The New York Times Refresh Is About More Than Aesthetics

NYT redesignThis week, one of the world’s most respected newspapers, The New York Times refreshed and re-launched their digital platform to mostly positive reviews. Fast Company characterized the visual refresh as somewhat exciting compared to the previous decade-old design. Others pointed to the back-end changes, re-styled pages and “sections” and navigation adjustments as necessary moves to moor the company in the rough waters of decreasing sales, increased competition and slackening advertising rates for digital newspapers.

We generally like the design and navigational changes. The look and feel of the refreshed home page is less like the “swarm” of ink of the old design and presents a clean, measured and even engaging experience. With the new navigation features, scrolling through an article no longer requires clicking and reloading into new pages, which made for a choppy reading experience. But beyond the aesthetic, and even the functionality improvements of the refresh, what we find most interesting about the new site is what the changes say about the status of The Times in our culture and the newspaper world.

“We are seeing a company retool and experiment in the laboratory of design, media and branding, and in the end, this is about larger strategic issues,” Kate Canada Obregon, Oishii’s Head of Research and Strategy explained. “The New York Times is actively pursuing its once coveted leadership role in our changing world, and is using the discipline of design to get there.”

Oishii’s President and Chief Creative Officer Ish Obregon agreed, pointing out how even small details like the new smooth integration of the comments alongside the articles, which he says creates a “rich and textured” feel to the reading experience, is all part of a bigger news delivery goal. “From a design perspective, this is a very small step toward a blog look, without losing the power and stature of the new,” Ish said. “And great design strengthens the delivery of news.”

The Times has arguably been one of the most important leaders in the distribution of news. As it wields such formidable power, it also creates and shapes expectations about reading, how we get our news and how we recognize what’s important.

The New York Times redesign is a way for it to once again be a leader in reimagining news, reading and information delivery. Its role has always been to report facts, tell stories and inform us about our world, but in this new digital era, it’s also subtly taken on another role – to deliver “all the news that’s fit to print” through a fresh, innovative and powerful design harnessed through the most creative use of technologies.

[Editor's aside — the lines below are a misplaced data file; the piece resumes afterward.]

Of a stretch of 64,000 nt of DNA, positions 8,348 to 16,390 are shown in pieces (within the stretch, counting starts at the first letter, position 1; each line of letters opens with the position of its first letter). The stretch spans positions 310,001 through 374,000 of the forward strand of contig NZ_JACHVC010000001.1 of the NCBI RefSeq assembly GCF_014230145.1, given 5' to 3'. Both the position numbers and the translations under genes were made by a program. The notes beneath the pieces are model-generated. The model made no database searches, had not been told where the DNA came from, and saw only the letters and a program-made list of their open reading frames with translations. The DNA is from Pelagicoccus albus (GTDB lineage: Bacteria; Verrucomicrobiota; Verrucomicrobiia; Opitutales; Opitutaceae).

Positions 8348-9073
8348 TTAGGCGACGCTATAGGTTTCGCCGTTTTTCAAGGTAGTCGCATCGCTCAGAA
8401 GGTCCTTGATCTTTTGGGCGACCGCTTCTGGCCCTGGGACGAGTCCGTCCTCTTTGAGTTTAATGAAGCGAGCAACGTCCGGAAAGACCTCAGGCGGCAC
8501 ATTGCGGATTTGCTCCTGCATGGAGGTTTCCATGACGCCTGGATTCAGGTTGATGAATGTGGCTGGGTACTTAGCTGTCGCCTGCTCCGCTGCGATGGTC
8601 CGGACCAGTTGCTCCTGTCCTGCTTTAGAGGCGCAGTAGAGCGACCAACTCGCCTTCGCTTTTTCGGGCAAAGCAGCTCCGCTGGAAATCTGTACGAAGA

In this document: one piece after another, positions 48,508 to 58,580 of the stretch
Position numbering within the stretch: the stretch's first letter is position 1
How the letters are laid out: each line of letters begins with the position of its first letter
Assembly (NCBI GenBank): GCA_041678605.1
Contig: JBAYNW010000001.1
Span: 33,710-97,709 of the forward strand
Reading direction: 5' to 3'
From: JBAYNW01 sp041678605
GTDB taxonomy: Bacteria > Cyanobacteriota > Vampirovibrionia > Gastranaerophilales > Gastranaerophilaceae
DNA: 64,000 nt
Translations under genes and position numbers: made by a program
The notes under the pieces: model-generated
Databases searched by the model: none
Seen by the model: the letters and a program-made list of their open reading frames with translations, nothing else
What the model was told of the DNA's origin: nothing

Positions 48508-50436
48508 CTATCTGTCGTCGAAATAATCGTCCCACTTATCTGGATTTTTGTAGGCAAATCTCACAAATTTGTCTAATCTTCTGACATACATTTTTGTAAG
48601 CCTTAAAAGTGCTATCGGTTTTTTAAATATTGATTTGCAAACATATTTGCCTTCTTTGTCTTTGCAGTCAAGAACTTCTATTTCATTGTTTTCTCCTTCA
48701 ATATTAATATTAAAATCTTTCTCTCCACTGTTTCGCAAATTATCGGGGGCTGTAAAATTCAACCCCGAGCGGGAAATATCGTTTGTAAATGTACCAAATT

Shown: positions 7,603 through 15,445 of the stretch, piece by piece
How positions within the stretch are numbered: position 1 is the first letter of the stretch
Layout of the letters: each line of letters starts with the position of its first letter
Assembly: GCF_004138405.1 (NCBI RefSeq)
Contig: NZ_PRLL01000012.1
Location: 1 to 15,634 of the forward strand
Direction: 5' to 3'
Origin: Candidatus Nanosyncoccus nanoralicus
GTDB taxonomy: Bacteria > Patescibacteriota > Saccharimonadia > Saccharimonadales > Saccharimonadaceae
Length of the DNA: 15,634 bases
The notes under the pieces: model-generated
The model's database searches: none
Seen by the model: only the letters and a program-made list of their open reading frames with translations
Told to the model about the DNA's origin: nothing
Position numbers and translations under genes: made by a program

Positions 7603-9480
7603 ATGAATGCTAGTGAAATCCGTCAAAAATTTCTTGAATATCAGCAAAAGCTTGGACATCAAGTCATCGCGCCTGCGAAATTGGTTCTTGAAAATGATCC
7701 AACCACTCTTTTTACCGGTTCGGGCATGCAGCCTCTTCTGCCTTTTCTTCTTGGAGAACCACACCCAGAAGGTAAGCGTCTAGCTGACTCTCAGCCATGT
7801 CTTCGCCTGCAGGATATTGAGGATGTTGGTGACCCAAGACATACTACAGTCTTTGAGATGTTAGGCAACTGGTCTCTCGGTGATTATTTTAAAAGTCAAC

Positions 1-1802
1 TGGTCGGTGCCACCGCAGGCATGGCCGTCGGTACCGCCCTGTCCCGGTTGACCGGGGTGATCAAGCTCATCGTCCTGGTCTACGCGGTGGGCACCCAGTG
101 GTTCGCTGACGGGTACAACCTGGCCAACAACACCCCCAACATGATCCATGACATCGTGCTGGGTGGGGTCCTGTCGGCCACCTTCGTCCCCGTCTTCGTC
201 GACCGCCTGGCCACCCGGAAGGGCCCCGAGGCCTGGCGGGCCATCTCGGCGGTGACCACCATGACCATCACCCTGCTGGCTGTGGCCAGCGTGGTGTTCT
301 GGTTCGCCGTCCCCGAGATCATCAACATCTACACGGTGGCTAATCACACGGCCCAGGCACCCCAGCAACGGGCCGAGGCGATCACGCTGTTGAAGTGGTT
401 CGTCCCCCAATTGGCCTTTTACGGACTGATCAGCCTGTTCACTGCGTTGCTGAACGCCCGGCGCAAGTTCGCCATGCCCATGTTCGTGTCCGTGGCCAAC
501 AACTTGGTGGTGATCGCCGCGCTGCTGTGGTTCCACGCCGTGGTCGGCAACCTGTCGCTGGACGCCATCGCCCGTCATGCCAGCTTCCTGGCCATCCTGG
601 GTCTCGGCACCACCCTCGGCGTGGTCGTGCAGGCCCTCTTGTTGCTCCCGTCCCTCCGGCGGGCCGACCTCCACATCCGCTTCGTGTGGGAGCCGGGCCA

Delicious Minds: Gina Young

Gina YoungHappy New Year! Please meet Gina Young, one of our copywriters at Oishii:

1. What was your first paying job doing what you love?

My first real, grown-up writer job was for Pop Up Video on VH1, which was exactly as fun as you would imagine it to be. But the first time I remember getting paid to be creative was when I was in fourth grade. I got to leave school early (no way!) to sing a song in a real recording studio… and from that moment on I was so eager to get out in the real world and learn by doing. I quickly became the kid who was always writing and self-publishing zines, making music and putting it out on cassettes, or putting on plays with my friends. Do-it-yourself all the way.

2. What inspires you in your work?

Language itself, I think. Writing is like problem-solving; rearranging words, and with every word you add or subtract you can completely change the meaning or the feeling of a thing.

3. What are your favorite types of projects?

My favorite types of projects are things that haven’t been done before, or things that have only been done in a way that I want to turn on its head. I’ve been writing a lot for the stage lately (see links below), but I also like writing web content and am working on a feature-length screenplay.

4. What is your ideal working environment?

I do my best writing on trains and public buses. Coffee shops can be nice too, because it feels like a co-work space where a bunch of us are all writing together. I’m very excited to finally — this weekend! — get benches for the little breakfast nook in my new apartment. It’s going to be such a good workspace for me; a nice rectangular table, tons of light, but it’s very claustrophobic and womb-like. Haha.

5. What artists inspire you?

Artists and playwrights whose work I’ve been returning to a lot recently include Keith Haring, Tom of Finland, Frida Kahlo, Caryl Churchill, Maria Irene Fornes, Anna Deavere Smith… I’m also very inspired by the work of Los Angeles choreographer Ryan Heffington. I had the pleasure of producing a recent dance concert at his studio and look forward to doing the next one in February 2014.

6. What companies do you like to work for?

The best companies are the ones that are open to new ideas and to change, that embrace social media and that do everything in a spirit of collaboration. And of course, the closer as I can be to the arts/film/TV, the better.

7. How do you like to work? As a freelancer? Alone? In an office environment?

I prefer to work alone, but I also love collaboration. I’m a freelancer by nature because I need new stimulation every day. Some of the best days of my life were when I was traveling or touring; I love falling asleep in one city and waking up in the next. I’m not a huge fan of routine, although I do value discipline and long hours.

8. What kind of mentoring do you find most helpful to you?

I wish I had more mentoring in my life! I think the best mentor is one who listens to your goals and doesn’t impose their will on you, but can still be super real about where they think you should be focusing your energies, and what steps you should or shouldn’t take.